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Re: Emacs Lisp's future

From: David Kastrup
Subject: Re: Emacs Lisp's future
Date: Wed, 17 Sep 2014 13:21:21 +0200
User-agent: Gnus/5.13 (Gnus v5.13) Emacs/24.4.50 (gnu/linux)

Nic Ferrier <address@hidden> writes:

> Lars Magne Ingebrigtsen <address@hidden> writes:
>> I think there's a somewhat greater cultural overlap between Emacs Lisp
>> and Common Lisp people ("get things done") than between Emacs Lisp
>> people and Scheme people ("interesting academically").
>> Anyway, I think the dangled sorta-promise that Emacs would eventually
>> shift to Guile might have stifled Emacs Lisp development.  Whenever
>> somebody has brought up the issue of evolving Emacs Lisp (to
>> multi-threadedness or whatever's fun), they're usually discouraged by
>> others piping in with "oh, Emacs is moving to Guile, anyway, so don't
>> bother".
> I don't think that's true.
> From my perspective, what's stopping more people getting involved is the
> community, which is sometimes quite negative and the tooling, which is
> baroque.

Well, let's take a comparison:

git shortlog -s --since "1 month ago" origin/master

in a current GUILE repository gives

     2  Andy Wingo

while in a current Emacs repository it gives

     4  Alan Mackenzie
     1  Alp Aker
     4  Christoph Scholtes
     1  Christopher Schmidt
     5  Daniel Colascione
     1  Detlev Zundel
    27  Dmitry Antipov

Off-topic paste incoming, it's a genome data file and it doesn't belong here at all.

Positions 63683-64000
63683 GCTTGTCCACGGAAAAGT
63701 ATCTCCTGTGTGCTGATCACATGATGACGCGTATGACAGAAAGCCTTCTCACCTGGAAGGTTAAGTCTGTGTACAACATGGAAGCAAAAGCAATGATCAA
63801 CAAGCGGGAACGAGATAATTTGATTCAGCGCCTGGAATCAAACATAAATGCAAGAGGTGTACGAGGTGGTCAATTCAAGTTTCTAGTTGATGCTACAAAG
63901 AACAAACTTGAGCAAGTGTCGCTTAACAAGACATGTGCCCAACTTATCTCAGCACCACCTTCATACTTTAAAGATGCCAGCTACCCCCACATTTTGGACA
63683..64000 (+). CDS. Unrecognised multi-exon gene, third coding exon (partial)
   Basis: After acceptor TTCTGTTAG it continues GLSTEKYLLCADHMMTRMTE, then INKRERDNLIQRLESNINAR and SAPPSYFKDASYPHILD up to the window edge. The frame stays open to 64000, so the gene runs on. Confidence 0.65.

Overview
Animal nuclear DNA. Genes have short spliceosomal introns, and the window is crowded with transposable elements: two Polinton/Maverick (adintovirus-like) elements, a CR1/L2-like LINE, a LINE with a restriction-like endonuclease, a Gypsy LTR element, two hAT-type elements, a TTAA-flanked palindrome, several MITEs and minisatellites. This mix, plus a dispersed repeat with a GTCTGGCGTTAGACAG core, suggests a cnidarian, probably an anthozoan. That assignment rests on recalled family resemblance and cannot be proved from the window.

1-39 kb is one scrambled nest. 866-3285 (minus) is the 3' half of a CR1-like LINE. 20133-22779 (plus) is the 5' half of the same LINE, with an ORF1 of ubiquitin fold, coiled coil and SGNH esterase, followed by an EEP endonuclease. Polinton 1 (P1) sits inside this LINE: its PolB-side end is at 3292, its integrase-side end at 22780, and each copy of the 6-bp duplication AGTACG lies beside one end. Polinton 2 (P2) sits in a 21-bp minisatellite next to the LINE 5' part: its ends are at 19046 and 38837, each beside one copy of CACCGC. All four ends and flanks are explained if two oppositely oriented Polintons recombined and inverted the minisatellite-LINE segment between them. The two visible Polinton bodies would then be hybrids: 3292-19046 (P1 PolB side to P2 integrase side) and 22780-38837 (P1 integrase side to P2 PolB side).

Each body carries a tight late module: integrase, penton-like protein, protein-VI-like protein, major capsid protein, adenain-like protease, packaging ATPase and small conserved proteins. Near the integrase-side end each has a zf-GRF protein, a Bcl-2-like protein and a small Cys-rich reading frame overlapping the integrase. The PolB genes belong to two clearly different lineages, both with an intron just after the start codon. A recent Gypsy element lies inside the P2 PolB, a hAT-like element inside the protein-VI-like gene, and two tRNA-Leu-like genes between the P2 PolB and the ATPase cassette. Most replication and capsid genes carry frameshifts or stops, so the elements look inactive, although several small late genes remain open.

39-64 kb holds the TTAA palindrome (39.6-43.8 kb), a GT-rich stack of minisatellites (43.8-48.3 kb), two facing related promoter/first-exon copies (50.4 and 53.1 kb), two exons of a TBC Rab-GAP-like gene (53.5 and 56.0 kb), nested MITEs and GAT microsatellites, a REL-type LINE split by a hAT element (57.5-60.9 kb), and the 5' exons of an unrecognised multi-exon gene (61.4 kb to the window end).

50  Eli Zaretskii
     1  Fabián Ezequiel Gallina
    26  Glenn Morris
     1  Ivan Shmakov
     5  Jan D.
     1  Jay Belanger
     1  João Távora
     1  Kan-Ru Chen
     1  Karol Ostrovsky
     3  Katsumi Yamaoka
     8  Ken Brown
     1  Ken Olum
     1  Lars Ljung
     2  Lars Magne Ingebrigtsen
     4  Leo Liu
    15  Michael Albinus
     1  Michael Heerdegen
    34  Paul Eggert
     1  Rasmus Pank Roulund
     1  Reuben Thomas
     9  Sam Steingold
    16  Stefan Monnier
     2  Thierry Volpiatto
     1  YAMAMOTO Mitsuharu
     8  martin rudalics

That does not particularly make Emacs look like a project keeping people
from getting involved.  Of course, the project/repository structure of
both projects is different, but the basic idea that forward-looking
development happens in the master branch is loosely common to both.

If we take GNU LilyPond, incidentally based on GUILE 1.8, for reference,
we get something like

git shortlog -s --since "1 month ago" origin
    60  David Kastrup
     4  James Lowe
     6  Janek Warchoł
     3  Jean-Charles Malahieude
     4  Julien Rioux
     5  Keith OHara
    19  Phil Holmes
     3  Trevor Daniels
     1  Walter Garcia-Fontes

Now this is a project that has to suffer from a lead developer who is
considered to be sometimes (or more) quite negative, and the tooling,
namely GUILE 1.8 which is considered outdated and unmaintained for
something like 5 years or so, can also be called baroque.

The result is a quite more peaked distribution of contributions per
developer than with Emacs which has sort of a plateau at the top.

So I think that the news of Emacs' demise due to the named reasons is
quite exaggerated.  There is always room for improvement, of course, but
no particular need to panic.

David Kastrup

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